The government had shown little sign of changing its stance on gay marriage, but will have to make changes to the legislation after the top court ruled in favour of a transsexual woman, named only as W, who wanted to marry a man. The court gave the Security Bureau one year to decide whether the law needs to be amended to reflect the ruling that the definition of "woman" includes a "post-operative male-to-female transsexual".
Chow is hopeful that the amendment debate will open up discussion of gay marriage.
"If a person gets married and then changes his or her gender, this becomes a same-sex marriage. Whether this should be legally enforceable remains contentious," he says. "And an ensuing question is: should same-sex marriage be allowed as well?"
Chow is also looking to the government for progress on legislation outlawing discrimination on the grounds of sexual orientation. Chief Executive Leung Chun-ying has formed a committee to consider whether a new discrimination law is needed, and while Chow says he has "no idea" what the committee is working on, he warns that a failure to make progress within two years could anger the public.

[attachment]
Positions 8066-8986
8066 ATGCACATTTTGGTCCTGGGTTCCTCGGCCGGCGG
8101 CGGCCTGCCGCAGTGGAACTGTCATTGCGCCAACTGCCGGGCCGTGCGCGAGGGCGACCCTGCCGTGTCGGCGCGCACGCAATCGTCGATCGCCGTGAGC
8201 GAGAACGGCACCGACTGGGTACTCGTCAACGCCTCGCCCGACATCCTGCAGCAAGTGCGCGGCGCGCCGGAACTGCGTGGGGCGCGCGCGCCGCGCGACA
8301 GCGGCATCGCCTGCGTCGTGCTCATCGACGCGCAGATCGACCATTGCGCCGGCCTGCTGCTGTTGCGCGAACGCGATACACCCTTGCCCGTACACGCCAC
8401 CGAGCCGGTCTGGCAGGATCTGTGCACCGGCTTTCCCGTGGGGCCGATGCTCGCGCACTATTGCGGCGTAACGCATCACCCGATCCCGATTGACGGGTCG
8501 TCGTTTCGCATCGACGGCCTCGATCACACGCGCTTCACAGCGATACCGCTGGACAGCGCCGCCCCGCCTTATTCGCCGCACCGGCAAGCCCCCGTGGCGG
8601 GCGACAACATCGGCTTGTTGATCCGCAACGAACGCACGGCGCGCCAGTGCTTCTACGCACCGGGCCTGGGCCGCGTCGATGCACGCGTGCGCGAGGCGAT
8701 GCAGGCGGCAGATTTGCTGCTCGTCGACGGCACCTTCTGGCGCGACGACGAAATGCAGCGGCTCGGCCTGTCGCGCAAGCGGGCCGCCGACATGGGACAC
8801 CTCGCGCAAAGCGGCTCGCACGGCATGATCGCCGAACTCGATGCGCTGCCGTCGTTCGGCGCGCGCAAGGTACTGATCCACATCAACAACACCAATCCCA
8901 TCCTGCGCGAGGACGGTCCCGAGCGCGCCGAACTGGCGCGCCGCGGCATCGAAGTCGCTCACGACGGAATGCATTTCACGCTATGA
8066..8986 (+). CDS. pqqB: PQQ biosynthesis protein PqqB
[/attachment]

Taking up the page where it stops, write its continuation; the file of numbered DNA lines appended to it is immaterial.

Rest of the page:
Chow's tough stance has taken him closer to the gay rights groups that questioned his appointment - and further from religious organisations and his old colleagues in the government.
Cyd Ho Sau-lan, a Labour Party lawmaker and strong supporter of gay rights, praised Chow for his "proactive" approach to discussions with LGBT groups.
Anthony Wong Yiu-ming, a pop singer who co-founded the LGBT rights group Big Love Alliance after coming out as gay, says he sees Chow as an ally. Wong believes the 2017 election for chief executive - due to be the first contested on a one-man, one-vote basis - will be an opportunity to press the case for civil unions, as voters will be able to scrutinise candidates' views on the issue.
But Chow concedes that his meetings with religious organisations have been less fruitful.